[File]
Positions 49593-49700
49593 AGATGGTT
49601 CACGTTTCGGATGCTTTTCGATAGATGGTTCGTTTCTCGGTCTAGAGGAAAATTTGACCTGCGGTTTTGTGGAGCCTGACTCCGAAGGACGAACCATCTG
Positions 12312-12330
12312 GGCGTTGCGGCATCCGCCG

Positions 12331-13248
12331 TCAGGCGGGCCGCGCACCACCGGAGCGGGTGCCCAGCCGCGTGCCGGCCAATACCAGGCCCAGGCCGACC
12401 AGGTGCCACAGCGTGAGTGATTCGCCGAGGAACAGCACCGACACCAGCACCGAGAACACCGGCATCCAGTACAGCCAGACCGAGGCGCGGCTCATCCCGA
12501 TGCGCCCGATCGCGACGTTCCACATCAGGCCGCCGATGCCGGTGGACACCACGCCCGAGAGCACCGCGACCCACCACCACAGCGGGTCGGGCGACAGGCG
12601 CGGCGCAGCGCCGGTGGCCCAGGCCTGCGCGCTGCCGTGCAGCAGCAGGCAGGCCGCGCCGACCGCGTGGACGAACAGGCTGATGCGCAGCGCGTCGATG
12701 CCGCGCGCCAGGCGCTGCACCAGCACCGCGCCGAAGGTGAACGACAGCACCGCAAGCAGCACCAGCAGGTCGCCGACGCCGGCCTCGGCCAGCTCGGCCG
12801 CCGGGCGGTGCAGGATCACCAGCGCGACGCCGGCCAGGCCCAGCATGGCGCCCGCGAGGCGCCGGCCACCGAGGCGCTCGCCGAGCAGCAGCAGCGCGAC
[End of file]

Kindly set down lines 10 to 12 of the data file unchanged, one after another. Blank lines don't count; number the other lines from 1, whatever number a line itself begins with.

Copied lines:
12601 CGGCGCAGCGCCGGTGGCCCAGGCCTGCGCGCTGCCGTGCAGCAGCAGGCAGGCCGCGCCGACCGCGTGGACGAACAGGCTGATGCGCAGCGCGTCGATG
12701 CCGCGCGCCAGGCGCTGCACCAGCACCGCGCCGAAGGTGAACGACAGCACCGCAAGCAGCACCAGCAGGTCGCCGACGCCGGCCTCGGCCAGCTCGGCCG
12801 CCGGGCGGTGCAGGATCACCAGCGCGACGCCGGCCAGGCCCAGCATGGCGCCCGCGAGGCGCCGGCCACCGAGGCGCTCGCCGAGCAGCAGCAGCGCGAC